Ukrainian band Kalush Orchestra win Eurovision Song Contest in clear show of popular support for war-ravaged nation that went beyond music
Ukraine’s Kalush Orchestra won the Eurovision Song Contest in Italy on Sunday, on a wave of popular support for the war-ravaged country amid the Russian invasion.
The winning song “Stefania”, sung in Ukrainian, fused rap with traditional folk music and paid tribute to band frontman Oleh Psiuk’s mother.
The bookmakers had made Kalush Orchestra the clear favorite for the annual competition, which normally attracts nearly 200 million television viewers, based in part on the people’s sympathy for Ukraine after the Russian invasion in February.
Ukrainian President Volodymyr Zelenskyy was quick to welcome Sunday’s victory, saying “we will do our best” to host next year’s competition in the hotly contested port city of Mariupol.
He underlined “Ukrainian Mariupol”, adding: “free, peaceful, rebuilt!”
Traditionally, the winners are allowed to host the event the following year, and Ukraine hopes it will be able to do so in 2023.
“Our courage impresses the world, our music conquers Europe! Ukraine will host the Eurovision Song Contest next year,” Zelenskyy said.
“I am sure that the sound of victory in the battle with the enemy is not far away,” he added.
Ukraine was in fourth place based on jury votes, but claimed victory with a record number of viewer votes in an event involving 40 countries.
The 439 votes from the fans is the highest number of televoting points ever received in a Eurovision match, now in its 66th year.
Briton Sam Ryder finished second, while Chanel from Spain took third.
Psiuk thanked the Ukrainian diaspora and “and everyone around the world who voted for Ukraine. … The victory is very important for Ukraine. Especially this year.”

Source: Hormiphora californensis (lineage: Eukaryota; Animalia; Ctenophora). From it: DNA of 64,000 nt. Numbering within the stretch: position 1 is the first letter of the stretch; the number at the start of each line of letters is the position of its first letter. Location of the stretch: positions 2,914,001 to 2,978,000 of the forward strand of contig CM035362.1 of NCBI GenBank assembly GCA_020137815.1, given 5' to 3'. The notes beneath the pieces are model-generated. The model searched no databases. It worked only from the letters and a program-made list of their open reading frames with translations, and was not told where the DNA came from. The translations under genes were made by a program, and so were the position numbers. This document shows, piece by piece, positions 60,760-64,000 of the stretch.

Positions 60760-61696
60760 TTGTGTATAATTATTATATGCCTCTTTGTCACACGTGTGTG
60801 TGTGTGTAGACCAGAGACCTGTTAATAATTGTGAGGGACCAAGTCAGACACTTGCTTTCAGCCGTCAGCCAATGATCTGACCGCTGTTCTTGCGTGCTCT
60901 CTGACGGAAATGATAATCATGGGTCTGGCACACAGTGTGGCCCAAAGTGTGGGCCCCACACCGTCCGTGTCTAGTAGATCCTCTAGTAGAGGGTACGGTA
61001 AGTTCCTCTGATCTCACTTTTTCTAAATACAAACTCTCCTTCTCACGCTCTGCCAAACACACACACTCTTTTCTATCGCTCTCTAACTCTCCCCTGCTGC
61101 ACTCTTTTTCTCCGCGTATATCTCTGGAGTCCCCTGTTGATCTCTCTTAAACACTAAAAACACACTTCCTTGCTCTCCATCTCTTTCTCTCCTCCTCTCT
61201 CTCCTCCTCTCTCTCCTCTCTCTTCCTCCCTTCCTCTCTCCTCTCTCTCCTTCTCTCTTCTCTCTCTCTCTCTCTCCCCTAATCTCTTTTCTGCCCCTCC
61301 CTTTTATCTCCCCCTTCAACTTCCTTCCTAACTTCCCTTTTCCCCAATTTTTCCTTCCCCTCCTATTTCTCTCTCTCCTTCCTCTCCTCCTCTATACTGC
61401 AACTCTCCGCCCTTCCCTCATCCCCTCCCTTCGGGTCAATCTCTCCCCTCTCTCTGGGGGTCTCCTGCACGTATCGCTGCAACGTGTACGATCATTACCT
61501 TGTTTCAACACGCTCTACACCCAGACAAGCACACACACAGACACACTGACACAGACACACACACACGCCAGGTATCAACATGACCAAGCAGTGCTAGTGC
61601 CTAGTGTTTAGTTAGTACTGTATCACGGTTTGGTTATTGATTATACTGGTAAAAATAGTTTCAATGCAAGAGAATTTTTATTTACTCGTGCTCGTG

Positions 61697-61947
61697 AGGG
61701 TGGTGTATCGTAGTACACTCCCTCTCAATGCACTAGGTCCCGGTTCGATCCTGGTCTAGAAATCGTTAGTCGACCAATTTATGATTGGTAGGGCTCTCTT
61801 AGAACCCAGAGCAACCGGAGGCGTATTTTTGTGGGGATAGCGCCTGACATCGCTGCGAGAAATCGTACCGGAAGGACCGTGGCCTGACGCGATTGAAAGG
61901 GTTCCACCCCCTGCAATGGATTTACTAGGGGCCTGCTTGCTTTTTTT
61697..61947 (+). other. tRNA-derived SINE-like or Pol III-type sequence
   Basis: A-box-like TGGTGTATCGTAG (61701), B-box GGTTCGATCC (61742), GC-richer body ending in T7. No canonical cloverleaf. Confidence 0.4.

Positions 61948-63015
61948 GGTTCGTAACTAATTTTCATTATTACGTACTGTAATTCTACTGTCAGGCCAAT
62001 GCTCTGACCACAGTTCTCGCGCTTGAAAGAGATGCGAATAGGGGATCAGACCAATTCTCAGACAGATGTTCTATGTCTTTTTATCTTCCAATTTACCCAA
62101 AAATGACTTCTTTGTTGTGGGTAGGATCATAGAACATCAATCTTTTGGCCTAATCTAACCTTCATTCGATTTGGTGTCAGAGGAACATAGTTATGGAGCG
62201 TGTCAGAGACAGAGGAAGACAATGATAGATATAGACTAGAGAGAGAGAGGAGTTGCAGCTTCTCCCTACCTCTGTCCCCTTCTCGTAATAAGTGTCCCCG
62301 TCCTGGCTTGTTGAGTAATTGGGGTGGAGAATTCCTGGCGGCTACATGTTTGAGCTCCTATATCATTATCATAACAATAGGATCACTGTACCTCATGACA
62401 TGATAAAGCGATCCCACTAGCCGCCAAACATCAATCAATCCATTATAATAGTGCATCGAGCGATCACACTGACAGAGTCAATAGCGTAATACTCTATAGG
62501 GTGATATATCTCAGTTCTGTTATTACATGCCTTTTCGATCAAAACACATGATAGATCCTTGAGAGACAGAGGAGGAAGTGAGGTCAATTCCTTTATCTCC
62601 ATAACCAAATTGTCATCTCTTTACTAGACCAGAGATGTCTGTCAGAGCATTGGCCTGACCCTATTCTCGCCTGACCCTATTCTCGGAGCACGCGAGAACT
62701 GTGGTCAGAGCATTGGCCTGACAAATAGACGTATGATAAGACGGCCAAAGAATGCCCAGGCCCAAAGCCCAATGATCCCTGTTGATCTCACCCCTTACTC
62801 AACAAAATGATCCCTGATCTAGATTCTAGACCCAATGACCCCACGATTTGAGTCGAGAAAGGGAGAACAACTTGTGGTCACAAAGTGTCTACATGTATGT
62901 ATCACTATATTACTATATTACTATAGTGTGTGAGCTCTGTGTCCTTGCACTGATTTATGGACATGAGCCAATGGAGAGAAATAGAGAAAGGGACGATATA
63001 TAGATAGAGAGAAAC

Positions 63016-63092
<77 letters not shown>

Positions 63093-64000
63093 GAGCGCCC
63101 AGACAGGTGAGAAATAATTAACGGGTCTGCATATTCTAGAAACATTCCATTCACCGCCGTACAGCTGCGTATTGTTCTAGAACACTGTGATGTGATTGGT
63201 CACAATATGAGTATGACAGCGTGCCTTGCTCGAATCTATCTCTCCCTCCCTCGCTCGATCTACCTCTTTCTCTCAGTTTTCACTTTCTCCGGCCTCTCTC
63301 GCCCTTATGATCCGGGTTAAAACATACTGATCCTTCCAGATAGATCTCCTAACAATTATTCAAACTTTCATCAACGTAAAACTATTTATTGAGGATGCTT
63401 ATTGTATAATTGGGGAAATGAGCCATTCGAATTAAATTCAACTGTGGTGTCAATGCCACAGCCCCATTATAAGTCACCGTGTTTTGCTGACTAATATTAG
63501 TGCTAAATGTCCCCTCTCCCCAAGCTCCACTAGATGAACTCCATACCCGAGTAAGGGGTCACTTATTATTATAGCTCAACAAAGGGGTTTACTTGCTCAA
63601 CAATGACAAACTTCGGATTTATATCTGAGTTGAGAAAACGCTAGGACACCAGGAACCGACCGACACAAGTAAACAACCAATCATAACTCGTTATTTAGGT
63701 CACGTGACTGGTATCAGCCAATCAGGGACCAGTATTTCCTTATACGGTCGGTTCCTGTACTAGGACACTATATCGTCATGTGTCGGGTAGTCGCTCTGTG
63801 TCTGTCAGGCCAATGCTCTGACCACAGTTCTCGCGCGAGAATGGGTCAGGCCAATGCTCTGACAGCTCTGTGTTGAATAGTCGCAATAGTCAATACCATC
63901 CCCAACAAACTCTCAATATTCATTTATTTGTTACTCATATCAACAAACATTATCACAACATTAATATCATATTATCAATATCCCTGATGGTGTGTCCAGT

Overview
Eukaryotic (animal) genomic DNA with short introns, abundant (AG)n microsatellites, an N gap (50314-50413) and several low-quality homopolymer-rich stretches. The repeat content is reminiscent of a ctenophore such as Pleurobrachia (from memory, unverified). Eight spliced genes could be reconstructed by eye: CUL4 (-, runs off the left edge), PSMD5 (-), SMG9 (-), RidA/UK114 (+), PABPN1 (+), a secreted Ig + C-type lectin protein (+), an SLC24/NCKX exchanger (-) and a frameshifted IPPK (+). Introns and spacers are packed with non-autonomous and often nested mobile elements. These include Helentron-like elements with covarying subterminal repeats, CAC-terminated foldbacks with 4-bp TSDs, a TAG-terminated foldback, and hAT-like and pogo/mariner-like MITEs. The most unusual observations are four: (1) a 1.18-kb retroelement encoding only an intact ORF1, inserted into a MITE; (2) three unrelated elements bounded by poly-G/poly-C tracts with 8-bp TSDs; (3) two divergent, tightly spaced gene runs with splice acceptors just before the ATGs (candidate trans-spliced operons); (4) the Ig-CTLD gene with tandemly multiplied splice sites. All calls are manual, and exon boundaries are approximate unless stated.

It is the third time Ukraine has won the annual competition and he said the song, featuring traditional flutes and breakdance in a classic Eurovision mix of styles, was a contender even before the conflict started.
The frontman of the band at the end of their live performance made a plea for the city of Mariupol and the Azovstal factory.
“Please help Ukraine, Mariupol. Help Azovstal right now,” Psiuk shouted in English from the front of the stage.
After the event, Psiuk said he and the band were going back to Ukraine in two days and weren’t sure what the future would bring.
“It’s hard to say exactly what I’m going to do because this is my first time winning the Eurovision Song Contest, but anyway, like any Ukrainian we are ready to fight as much as possible and carry on to the end,” he said.
The European Broadcasting Union, which hosts the contest, said no action will be taken against the band using the stage to make a statement.
“We understand the deep feelings surrounding Ukraine at the moment and believe that the comments of the Kalush Orchestra and other performers expressing their support for the Ukrainian people are humanitarian rather than political in nature,” the EBU said.